University of Michigan School of Dentistry Ann Arbor, Michigan (734) 763-6933
University of Minnesota School of Dentistry Minneapolis, Minnesota (612) 625-2495
University of Mississippi Medical Center School of Dentistry Jackson, Mississippi (601) 984-6185
University of Missouri-Kansas City School of Dentistry Kansas City, Missouri (816) 235-2100
Creighton University School of Dentistry Omaha, Nebraska (402) 280-5990
University of Nebraska Medical Center School of Dentistry Lincoln, Nebraska (402) 472-1333
University of Nevada, Las Vegas School of Dental Medicine Las Vegas Nevada (702) 774-2400
Rutgers School of Dental Medicine Newark, New Jersey (973) 972-4242
Columbia University College of Dental Medicine New York, New York (212) 305-6100
New York University College of Dentistry New York, New York (212) 998-9800
Stony Brook University School of Dental Medicine Stony Brook, New York (631) 632-8989
Touro College of Dental Medicine at New York Medical College Hawthorne, New York (914) 594-2700
University at Buffalo School of Dental Medicine Buffalo, New York (716) 262-9750
East Carolina University School of Dental Medicine Greenville, North Carolina (252) 737-7834
University of North Carolina Chapel Hill School of Dentistry Chapel Hill, North Carolina (984) 999-1654
Case Western Reserve University School of Dental Medicine Cleveland, Ohio (216) 368-8730
Ohio State University College of Dentistry Columbus, Ohio (614) 688-3763
University of Oklahoma College of Dentistry Oklahoma City, Oklahoma (405) 271-7744
Oregon Health Sciences University School of Dentistry Portland, Oregon (503) 494-8311
University of Pennsylvania School of Dental Medicine Philadelphia, Pennsylvania (215) 898-8965
University of Pittsburgh School of Dental Medicine Pittsburgh, Pennsylvania (412) 648-8616
Temple University Kornberg School of Dentistry Philadelphia, Pennsylvania (215) 707-2900
Medical University of South Carolina College of Dental Medicine Charleston, South Carolina (843) 876-7645
Meharry Medical College School of Dentistry Nashville, Tennessee (615) 327-6900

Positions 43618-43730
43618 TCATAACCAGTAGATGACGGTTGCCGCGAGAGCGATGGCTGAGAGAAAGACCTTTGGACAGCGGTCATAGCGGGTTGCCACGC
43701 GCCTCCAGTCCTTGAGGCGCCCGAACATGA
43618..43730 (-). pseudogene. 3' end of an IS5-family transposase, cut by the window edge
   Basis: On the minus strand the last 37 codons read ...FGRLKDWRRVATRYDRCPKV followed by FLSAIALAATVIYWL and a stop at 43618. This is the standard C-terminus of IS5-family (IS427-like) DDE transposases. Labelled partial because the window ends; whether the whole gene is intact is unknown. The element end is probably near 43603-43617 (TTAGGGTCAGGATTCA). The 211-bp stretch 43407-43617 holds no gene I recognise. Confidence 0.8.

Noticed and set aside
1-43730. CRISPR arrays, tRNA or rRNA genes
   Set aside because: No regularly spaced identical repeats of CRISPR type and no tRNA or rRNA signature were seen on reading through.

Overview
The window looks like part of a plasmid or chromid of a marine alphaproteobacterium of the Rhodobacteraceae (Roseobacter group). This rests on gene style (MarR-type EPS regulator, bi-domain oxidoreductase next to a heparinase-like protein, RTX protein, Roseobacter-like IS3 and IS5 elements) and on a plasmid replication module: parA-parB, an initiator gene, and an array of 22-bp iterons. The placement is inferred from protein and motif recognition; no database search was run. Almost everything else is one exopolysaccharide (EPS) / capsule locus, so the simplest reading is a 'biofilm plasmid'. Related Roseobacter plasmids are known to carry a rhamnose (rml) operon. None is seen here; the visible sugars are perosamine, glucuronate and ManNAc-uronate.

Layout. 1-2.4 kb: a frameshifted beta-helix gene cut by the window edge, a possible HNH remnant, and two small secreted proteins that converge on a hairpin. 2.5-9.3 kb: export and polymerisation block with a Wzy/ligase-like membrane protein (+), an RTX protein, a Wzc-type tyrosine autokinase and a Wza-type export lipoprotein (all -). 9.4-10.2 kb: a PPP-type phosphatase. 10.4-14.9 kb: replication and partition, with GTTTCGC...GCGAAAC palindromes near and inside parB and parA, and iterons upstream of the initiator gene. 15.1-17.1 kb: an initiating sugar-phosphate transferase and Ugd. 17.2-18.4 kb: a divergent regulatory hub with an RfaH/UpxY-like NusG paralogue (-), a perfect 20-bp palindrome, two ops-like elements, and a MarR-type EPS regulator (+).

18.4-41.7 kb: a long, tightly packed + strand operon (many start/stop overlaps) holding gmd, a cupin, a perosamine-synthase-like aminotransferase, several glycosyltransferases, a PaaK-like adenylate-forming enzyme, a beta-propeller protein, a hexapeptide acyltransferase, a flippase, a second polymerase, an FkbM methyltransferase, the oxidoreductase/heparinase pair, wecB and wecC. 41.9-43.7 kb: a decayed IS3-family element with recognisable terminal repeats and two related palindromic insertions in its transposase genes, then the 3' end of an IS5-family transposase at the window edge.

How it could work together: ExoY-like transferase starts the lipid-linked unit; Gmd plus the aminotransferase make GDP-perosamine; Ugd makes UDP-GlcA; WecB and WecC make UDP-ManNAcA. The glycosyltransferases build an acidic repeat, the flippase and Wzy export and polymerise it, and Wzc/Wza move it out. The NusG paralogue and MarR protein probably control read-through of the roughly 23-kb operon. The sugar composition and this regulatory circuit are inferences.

University of Tennessee Health Science Center College of Dentistry Memphis, Tennessee (901) 448-6468
Texas A&M University College of Dentistry Dallas, Texas (214) 828-8441
Texas Tech University Health Sciences Center El Paso-Hunt School of Dentistry El Paso, Texas (915) 215-6700
University of Texas Health Science Center at Houston School of Dentistry Houston, Texas (713) 486-4000
Roseman University of Health Sciences College of Dental Medicine South Jordan, Utah (801) 878-1200
University of Utah School of Dentistry Salt Lake City, Utah (801) 587-6453
Virginia Commonwealth University School of Dentistry Richmond, Virginia (804) 828-9190
University of Washington School of Dentistry Seattle, Washington (206) 685-8258
West Virginia University School of Dentistry Morgantown, West Virginia (304) 293-6208
Marquette University School of Dentistry Milwaukee, Wisconsin (414) 288-6790

Veterans Benefits


If you served in the Armed Forces, you may qualify for dental care through the U.S. Department of Veterans Affairs. Dental services are provided in VA facilities all over the country.

Eligibility Guidelines

The amount of coverage provided depends on your service history. Full coverage is available if you have a 100% disability rating for a service-connected disability, you have a dental condition that’s classified as service-connected compensable or you were a prisoner of war. One-time dental care is available to veterans who served for 90 days or more during the Persian Gulf War and veterans who are enrolled in the Homeless Veterans Dental Program.

How to Apply

Visit the Department of Veterans affairs website to fill out the application form. You’ll need to sign in to your VA account before proceeding.

Free Dental Care for Seniors With Limited Financial Resources

With prices rising quickly and many other necessities competing for limited financial resources, some seniors can’t afford to pay anything out of pocket for dental care. If this applies to you, one of the organizations below may be able to help. These organizations provide free dental care to those in need.

Dental Lifeline Network

Dental Lifeline Network offers no-cost dental care to seniors and younger adults with permanent disabilities. You may also be eligible if you’re considered medically fragile. Contact the program in your state to find out more about the eligibility requirements.

State Telephone Number
Alabama (334) 834-1114
Alaska (877) 977-3802
Arizona (480) 850-1474
Arkansas (501) 993-8245
California (530) 241-4222
Colorado Denver Metro: (303) 534-3931

Outside Denver Metro: (303) 534-3863

Connecticut (959) 999-0860